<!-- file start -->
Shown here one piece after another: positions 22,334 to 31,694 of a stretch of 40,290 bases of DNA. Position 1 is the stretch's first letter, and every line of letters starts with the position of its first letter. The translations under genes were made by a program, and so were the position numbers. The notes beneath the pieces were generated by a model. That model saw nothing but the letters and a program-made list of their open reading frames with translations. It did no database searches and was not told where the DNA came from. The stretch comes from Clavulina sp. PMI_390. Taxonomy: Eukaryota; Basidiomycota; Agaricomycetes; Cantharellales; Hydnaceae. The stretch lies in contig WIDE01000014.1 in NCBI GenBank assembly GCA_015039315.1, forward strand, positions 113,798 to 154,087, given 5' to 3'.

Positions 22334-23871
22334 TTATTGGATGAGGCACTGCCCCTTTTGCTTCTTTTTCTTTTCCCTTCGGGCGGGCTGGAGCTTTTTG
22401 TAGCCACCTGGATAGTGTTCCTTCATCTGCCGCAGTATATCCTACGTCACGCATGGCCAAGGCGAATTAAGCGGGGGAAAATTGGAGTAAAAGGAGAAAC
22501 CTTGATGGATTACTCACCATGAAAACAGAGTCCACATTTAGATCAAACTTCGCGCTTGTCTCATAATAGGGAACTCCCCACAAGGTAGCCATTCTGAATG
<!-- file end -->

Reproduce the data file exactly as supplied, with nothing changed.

Shown here one piece after another: positions 22,334 to 31,694 of a stretch of 40,290 bases of DNA. Position 1 is the stretch's first letter, and every line of letters starts with the position of its first letter. The translations under genes were made by a program, and so were the position numbers. The notes beneath the pieces were generated by a model. That model saw nothing but the letters and a program-made list of their open reading frames with translations. It did no database searches and was not told where the DNA came from. The stretch comes from Clavulina sp. PMI_390. Taxonomy: Eukaryota; Basidiomycota; Agaricomycetes; Cantharellales; Hydnaceae. The stretch lies in contig WIDE01000014.1 in NCBI GenBank assembly GCA_015039315.1, forward strand, positions 113,798 to 154,087, given 5' to 3'.

Positions 22334-23871
22334 TTATTGGATGAGGCACTGCCCCTTTTGCTTCTTTTTCTTTTCCCTTCGGGCGGGCTGGAGCTTTTTG
22401 TAGCCACCTGGATAGTGTTCCTTCATCTGCCGCAGTATATCCTACGTCACGCATGGCCAAGGCGAATTAAGCGGGGGAAAATTGGAGTAAAAGGAGAAAC
22501 CTTGATGGATTACTCACCATGAAAACAGAGTCCACATTTAGATCAAACTTCGCGCTTGTCTCATAATAGGGAACTCCCCACAAGGTAGCCATTCTGAATG